1. The hand that signed the paper - The Ballad of Lady Smallwood by A.J. Hall
“Hardly merciful, Mr Holmes.”
Mycroft Holmes was turning aside, his body language closed.
“Regrettably, Lady Smallwood, my brother is a murderer.”
A murderer? So what did that make her? She’d slept for the first full night in months when told of Magnussen’s death, dreamt of Jim and her on their wedding day, and woken with a smile on her lips.
And now she had to send the man who had given her that release to execution by proxy.
She signed in all the places they asked her; submitted to a retina scan, pressed her thumb onto a pad. She considered asking for a basin to wash her hands, to complete the betrayal, rejected the idea and called for her car instead.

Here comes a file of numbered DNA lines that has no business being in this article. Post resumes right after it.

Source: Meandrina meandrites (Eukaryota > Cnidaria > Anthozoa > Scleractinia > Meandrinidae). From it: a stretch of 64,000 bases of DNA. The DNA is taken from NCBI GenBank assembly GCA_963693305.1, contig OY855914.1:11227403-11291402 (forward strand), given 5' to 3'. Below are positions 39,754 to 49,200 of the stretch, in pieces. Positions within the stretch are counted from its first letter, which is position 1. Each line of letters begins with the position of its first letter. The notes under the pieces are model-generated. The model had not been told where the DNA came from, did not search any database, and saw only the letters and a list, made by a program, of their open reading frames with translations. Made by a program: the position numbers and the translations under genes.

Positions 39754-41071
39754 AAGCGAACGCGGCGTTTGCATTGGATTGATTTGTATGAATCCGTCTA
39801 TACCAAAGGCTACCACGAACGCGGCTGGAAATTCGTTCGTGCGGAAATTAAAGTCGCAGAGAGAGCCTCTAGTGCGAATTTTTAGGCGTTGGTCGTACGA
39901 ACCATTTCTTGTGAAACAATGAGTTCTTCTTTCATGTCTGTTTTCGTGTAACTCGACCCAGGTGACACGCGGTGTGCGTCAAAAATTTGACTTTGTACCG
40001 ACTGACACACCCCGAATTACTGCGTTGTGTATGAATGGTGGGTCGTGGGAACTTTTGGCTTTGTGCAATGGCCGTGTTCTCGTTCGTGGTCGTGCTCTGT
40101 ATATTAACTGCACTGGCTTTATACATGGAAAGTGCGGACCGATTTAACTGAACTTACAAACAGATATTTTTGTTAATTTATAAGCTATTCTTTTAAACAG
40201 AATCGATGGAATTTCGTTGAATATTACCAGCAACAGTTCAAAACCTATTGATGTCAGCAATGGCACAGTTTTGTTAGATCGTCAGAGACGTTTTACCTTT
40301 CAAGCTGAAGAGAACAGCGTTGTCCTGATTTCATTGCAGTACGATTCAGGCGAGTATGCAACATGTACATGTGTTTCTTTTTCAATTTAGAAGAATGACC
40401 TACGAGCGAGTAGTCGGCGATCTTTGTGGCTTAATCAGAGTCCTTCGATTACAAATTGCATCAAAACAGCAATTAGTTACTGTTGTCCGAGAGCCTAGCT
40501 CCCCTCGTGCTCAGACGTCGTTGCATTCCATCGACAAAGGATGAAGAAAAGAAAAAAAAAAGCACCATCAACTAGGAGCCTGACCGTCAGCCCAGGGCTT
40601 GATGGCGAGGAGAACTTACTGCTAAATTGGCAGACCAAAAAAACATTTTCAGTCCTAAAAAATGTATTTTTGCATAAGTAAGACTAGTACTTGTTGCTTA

They were heading west, towards the Hammersmith flyover, when her rebellious heart at last took control.
“Stop!” she ordered her chauffeur.
Shades of last year, when Jim had still been alive, before that reptile had spread his foul slime over the most generous man she’d ever known. Remembered words came to her lips. “Turn the car around. We’re going back into town. Turn around.”
“If a one-way trip to Serbia’s the best Britain can do to reward the man who rid the world of Charles Augustus Magnussen, then I’m a banana.”